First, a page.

It’s an exciting time in your life, and it’s also something that requires a lot of financial planning. Spouses often combine finances and debt and take on new expenses together, like a home mortgage and raising children. As you prepare for your future together, you should also prepare for any unexpected situations that will affect you both.
Your current debt
If you have financial responsibilities such as student loans, a car loan, or credit card debt, your spouse will take on these debts if they’re co-signers. Even if they’re not co-signers, your spouse may still be responsible for it or have to face repercussions, like the car getting repossessed or taking a hit on their credit score if they’re an authorized user on your credit card. In states that operate under community property laws (Arizona, California, Idaho, Louisiana, Nevada, New Mexico, Texas, Washington, and Wisconsin), your spouse would be responsible for debts that you assumed during your marriage.
What the future holds
Marriage often jumpstarts a series of large financial commitments that can depend on more than one income—like buying a home and having kids. As the financial responsibilities build, there can be more at stake from the loss of a partner. The remaining partner and family could lose their home, future plans, and lifestyle during an already devastating time.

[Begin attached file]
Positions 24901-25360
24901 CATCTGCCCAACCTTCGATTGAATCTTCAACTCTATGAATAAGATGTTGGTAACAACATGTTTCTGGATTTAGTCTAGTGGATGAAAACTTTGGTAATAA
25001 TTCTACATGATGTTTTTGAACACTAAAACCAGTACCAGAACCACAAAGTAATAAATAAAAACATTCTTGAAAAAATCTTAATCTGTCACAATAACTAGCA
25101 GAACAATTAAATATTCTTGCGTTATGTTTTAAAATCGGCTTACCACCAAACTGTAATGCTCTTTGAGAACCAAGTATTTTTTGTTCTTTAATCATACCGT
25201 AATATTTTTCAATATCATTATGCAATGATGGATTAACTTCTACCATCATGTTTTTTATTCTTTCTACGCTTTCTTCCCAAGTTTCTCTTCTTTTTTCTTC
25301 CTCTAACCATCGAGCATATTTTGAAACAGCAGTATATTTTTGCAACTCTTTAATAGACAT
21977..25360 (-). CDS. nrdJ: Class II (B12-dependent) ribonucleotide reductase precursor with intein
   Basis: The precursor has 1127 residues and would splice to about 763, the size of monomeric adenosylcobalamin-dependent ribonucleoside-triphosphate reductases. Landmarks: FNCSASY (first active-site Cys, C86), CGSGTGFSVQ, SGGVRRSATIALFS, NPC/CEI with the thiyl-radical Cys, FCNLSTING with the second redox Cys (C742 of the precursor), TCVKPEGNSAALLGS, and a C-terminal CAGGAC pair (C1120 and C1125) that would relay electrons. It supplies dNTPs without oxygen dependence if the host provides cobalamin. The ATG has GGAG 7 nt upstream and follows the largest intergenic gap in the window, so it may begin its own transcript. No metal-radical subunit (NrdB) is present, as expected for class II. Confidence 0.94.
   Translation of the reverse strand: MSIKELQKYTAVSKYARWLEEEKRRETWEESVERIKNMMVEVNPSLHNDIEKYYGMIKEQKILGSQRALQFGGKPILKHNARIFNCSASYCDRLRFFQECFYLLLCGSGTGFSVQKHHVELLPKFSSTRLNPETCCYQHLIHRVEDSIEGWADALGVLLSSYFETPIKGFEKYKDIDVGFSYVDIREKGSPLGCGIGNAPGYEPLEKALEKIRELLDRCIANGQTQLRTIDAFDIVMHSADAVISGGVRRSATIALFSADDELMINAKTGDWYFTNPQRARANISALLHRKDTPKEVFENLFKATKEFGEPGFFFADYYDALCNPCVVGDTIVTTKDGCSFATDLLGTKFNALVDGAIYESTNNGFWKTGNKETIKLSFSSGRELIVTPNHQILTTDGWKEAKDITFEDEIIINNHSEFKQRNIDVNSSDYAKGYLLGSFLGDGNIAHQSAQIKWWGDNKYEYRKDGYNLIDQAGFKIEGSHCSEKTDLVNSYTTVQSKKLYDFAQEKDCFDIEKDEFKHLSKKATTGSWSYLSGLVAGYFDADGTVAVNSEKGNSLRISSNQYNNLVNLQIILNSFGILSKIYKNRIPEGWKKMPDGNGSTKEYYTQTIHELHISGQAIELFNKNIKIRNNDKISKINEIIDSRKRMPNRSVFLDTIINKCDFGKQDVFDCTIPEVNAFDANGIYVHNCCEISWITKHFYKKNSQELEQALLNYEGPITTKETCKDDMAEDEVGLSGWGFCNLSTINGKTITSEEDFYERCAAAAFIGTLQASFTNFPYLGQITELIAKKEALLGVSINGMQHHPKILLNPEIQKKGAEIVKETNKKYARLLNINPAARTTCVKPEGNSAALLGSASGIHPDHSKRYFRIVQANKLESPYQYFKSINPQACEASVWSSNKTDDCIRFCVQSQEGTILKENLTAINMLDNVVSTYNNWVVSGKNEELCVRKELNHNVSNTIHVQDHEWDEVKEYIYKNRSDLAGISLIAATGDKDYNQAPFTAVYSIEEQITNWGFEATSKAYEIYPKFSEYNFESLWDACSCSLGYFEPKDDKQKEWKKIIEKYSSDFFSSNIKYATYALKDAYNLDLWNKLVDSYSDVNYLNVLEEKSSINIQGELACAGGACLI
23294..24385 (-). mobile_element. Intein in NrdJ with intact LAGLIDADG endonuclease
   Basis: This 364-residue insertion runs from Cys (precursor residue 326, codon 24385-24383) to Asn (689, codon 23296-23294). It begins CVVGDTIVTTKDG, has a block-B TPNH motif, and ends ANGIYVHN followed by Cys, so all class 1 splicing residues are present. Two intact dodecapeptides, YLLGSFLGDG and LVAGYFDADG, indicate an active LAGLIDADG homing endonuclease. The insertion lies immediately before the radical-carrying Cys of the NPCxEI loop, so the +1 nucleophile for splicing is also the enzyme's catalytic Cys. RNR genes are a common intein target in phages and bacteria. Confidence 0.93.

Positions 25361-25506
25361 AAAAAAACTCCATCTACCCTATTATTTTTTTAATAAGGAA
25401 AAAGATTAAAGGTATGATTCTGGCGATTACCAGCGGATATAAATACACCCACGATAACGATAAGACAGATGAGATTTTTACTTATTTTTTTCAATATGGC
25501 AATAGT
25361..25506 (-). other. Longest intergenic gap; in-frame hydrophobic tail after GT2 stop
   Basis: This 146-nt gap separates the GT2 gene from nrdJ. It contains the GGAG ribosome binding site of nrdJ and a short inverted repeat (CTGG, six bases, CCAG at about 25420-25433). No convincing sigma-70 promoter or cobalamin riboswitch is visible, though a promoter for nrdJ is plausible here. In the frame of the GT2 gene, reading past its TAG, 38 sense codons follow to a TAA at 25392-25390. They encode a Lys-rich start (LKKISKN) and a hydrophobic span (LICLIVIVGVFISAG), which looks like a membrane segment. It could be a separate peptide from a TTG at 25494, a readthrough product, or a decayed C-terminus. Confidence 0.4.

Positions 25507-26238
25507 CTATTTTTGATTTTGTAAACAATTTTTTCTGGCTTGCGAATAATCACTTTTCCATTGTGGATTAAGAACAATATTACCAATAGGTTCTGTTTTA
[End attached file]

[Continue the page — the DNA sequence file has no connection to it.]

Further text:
Rates for all types of life insurance increase significantly as we age, so there is no better time to buy life insurance than today. The rate you lock in today will stay with you through the length of your term life insurance policy, which could save you money in the long-run.
If your health worsens or you develop a chronic illness, the cost of purchasing life insurance may become too high, and you may even become uninsurable. If you already have a life insurance policy in place if you become ill and you keep paying the premiums, you’ll be insured while the policy is active and in force, no matter how your health condition progresses during the policy term.
If you are responsible for the financial needs of anyone outside your household, you may need to provide a benefit for them as well. Don’t overlook elderly or disabled parents, nieces, and nephews, or friends who depend on your financial support.
Life insurance can serve as a form of income replacement, so if one partner is the primary earner, do both really need it? The answer may be yes. Consider each partner’s debt, financial responsibilities, and what would happen if they weren't around. This is especially important for parents. Non-working parents provide economic value that can be difficult to quantify, but the expenses around childcare, cooking, cleaning, and other household duties should be considered.
To determine how much life insurance to purchase for each spouse, calculate the potential financial impact that a death would cause for the other. How much money would it take for each of you and your potential family to be secure?